There are thousands of people in Florida that have been affected by addiction in the past several years. The rise of opioid addiction and overdose has taken a lot of the media spotlight, but there are other illicit and prescription substances that can cause substance use disorders. Many Floridians use prescription benzodiazepines to treat a variety of problems, but they can also be misused. Benzodiazepines can lead to dependence and addiction when they’re used for too long or when they’re misused. How can benzodiazepines addictions be treated? 

What are Benzodiazepines?

Benzodiazepines are a class of drugs that are used to treat insomnia, anxiety, and muscle tensions. They may also be used to treat muscle spasms that can be caused by epilepsy. Benzodiazepines are also in a wider category called central nervous system depressants, along with alcohol and barbiturates. Depressants work by slowing down activity in your nervous system, which helps you to relax and rest. More specifically, benzodiazepines work with a chemical in your brain called gamma-aminobutyric acid (GABA). This chemical is important in helping you to wind down and get sleep. 

People with anxiety disorders and insomnia may have psychological or biochemical problems that make it difficult to sleep or calm anxious feelings. Benzodiazepines can bind to GABA receptors and increase the efficacy of GABA. When you take benzos, GABA has a stronger effect on your body, allowing you to fall asleep. Its anxiolytic properties also help to ease the symptoms of anxiety disorders. 

However, benzodiazepines are also known to lead to chemical dependence and substance use problems when the drug is used for too long. Using several popular benzodiazepines for more than a few weeks can cause your body to adapt to the drug in a way that leads to tolerance and dependence. When you stop using a benzo after becoming dependent, you may experience withdrawal symptoms that are uncomfortable and even dangerous. Benzodiazepines can also be misused as a recreational drug, causing a high that’s similar to alcohol intoxication.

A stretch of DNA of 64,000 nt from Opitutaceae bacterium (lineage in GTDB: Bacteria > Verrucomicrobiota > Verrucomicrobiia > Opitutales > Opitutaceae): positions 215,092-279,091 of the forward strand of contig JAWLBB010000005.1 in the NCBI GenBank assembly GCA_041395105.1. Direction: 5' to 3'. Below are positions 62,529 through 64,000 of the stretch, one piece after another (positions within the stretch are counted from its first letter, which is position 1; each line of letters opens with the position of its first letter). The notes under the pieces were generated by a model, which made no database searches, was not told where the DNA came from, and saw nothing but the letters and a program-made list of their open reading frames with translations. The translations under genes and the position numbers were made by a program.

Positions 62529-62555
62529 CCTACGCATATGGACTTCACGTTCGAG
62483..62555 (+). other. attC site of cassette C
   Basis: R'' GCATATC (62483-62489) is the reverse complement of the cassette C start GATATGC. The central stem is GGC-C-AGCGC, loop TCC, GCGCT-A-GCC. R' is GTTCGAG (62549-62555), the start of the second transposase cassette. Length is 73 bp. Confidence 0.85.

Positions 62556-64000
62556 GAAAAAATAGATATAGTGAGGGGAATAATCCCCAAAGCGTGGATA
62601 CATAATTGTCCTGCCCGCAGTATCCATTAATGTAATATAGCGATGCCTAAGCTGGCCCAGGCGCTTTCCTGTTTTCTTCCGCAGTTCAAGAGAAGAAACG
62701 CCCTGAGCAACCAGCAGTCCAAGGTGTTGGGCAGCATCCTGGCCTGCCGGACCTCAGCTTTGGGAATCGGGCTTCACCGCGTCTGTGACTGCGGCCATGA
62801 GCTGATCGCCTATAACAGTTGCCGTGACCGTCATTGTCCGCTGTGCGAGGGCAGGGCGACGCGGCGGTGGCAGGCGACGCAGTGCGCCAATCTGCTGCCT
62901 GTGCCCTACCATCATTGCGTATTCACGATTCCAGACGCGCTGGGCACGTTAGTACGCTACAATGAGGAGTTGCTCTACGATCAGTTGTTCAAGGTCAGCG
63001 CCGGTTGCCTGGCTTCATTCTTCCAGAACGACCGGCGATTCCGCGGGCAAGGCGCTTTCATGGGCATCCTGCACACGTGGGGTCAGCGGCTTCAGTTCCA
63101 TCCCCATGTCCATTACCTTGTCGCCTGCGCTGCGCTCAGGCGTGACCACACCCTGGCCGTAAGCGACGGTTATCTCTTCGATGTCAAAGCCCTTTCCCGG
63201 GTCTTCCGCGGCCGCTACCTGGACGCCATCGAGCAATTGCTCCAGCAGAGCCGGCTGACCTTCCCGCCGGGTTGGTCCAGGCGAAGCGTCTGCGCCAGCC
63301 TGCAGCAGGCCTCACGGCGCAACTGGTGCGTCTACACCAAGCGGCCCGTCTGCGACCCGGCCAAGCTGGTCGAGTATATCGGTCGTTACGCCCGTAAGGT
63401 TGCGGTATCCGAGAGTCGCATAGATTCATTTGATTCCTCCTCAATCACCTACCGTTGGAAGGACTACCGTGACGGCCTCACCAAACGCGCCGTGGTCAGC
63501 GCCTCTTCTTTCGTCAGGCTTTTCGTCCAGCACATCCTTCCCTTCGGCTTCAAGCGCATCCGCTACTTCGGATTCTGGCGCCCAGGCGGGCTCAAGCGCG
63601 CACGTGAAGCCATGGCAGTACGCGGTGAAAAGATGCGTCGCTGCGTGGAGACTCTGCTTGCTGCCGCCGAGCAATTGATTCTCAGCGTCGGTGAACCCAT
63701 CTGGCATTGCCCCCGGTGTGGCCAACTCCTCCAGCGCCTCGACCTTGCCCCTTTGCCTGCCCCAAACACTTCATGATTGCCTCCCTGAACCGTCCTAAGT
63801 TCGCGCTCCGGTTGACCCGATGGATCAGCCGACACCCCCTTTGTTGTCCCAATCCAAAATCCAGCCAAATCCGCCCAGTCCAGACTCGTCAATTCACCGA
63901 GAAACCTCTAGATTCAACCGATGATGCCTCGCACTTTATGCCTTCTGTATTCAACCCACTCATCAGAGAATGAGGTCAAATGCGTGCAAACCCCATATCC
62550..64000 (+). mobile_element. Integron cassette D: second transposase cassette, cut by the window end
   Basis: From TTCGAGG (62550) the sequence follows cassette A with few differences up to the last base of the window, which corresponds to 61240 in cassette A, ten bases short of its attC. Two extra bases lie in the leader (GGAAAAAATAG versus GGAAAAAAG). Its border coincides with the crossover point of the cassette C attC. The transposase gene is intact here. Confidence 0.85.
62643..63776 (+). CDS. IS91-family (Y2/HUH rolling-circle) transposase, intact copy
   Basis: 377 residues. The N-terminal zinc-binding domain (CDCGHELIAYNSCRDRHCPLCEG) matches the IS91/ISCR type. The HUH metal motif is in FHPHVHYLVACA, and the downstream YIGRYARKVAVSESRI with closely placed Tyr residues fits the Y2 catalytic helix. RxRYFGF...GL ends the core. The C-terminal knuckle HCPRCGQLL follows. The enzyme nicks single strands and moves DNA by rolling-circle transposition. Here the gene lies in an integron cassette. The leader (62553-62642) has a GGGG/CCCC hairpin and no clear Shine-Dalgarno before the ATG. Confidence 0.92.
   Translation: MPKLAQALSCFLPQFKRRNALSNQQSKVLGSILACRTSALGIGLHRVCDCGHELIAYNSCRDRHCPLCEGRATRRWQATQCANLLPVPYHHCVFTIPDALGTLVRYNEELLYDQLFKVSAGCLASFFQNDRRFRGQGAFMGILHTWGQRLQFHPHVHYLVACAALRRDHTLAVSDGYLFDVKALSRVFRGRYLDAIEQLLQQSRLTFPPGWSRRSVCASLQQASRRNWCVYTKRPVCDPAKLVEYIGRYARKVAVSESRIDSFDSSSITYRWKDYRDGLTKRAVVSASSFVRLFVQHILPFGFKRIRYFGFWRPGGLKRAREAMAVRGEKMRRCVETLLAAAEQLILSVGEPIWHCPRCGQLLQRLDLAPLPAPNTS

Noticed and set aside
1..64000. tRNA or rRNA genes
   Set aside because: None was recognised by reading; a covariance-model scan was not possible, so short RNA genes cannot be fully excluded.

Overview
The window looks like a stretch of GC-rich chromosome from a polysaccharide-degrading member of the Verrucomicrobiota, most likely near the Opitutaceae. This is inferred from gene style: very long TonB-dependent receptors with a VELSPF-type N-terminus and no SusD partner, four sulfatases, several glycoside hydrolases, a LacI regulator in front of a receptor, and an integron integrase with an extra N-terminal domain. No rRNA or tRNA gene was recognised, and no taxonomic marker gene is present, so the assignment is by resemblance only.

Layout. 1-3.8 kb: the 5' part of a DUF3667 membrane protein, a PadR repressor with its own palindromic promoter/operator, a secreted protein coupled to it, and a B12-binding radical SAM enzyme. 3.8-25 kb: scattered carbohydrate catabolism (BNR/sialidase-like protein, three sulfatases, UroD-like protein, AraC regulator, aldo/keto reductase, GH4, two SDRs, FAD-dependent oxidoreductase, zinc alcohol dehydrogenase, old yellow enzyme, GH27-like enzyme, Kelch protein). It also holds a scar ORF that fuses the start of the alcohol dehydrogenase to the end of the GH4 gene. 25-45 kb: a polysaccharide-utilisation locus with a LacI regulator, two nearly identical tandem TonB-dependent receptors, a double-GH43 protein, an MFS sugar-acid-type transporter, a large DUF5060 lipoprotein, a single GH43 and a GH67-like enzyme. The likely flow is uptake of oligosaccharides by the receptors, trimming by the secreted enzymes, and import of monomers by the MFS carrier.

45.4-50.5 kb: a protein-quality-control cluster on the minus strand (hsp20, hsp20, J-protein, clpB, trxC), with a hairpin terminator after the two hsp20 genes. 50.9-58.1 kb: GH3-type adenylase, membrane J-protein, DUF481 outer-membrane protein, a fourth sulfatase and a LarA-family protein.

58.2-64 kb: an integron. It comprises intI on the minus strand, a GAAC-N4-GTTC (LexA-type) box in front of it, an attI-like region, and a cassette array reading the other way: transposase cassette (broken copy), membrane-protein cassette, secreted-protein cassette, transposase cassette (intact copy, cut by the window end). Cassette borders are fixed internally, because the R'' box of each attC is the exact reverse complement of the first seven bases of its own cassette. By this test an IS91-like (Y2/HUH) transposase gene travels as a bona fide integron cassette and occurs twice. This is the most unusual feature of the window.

Benzodiazepine Overdose Symptoms

High doses of a benzodiazepine can cause dangerous symptoms that are similar to severe alcohol intoxication. Benzodiazepines are associated with high rates of fatal accidental overdose when the drug is used on its own. However, it can cause some uncomfortable and potentially dangerous symptoms. High doses can cause drowsiness and a feeling of heavy sedation. In benzodiazepines with a long half-life, you may feel sedated the morning after you take the drug, which can lead to cognitive impairment and other issues related to intoxication. 

Like alcohol, benzodiazepines can make it dangerous to drive, especially in high doses. Very large doses can cause you to experience potentially life-threatening symptoms like respiratory depression, which can lead to coma, brain damage, and death. Benzodiazepines are thought to be safer during an overdose than other, more powerful depressants like barbiturates, but they do have some potential to cause life-threatening overdose symptoms. Benzos can also be deadly when they’re combined with other depressants, alcohol, or opioids. 

Benzodiazepine Withdrawal Symptoms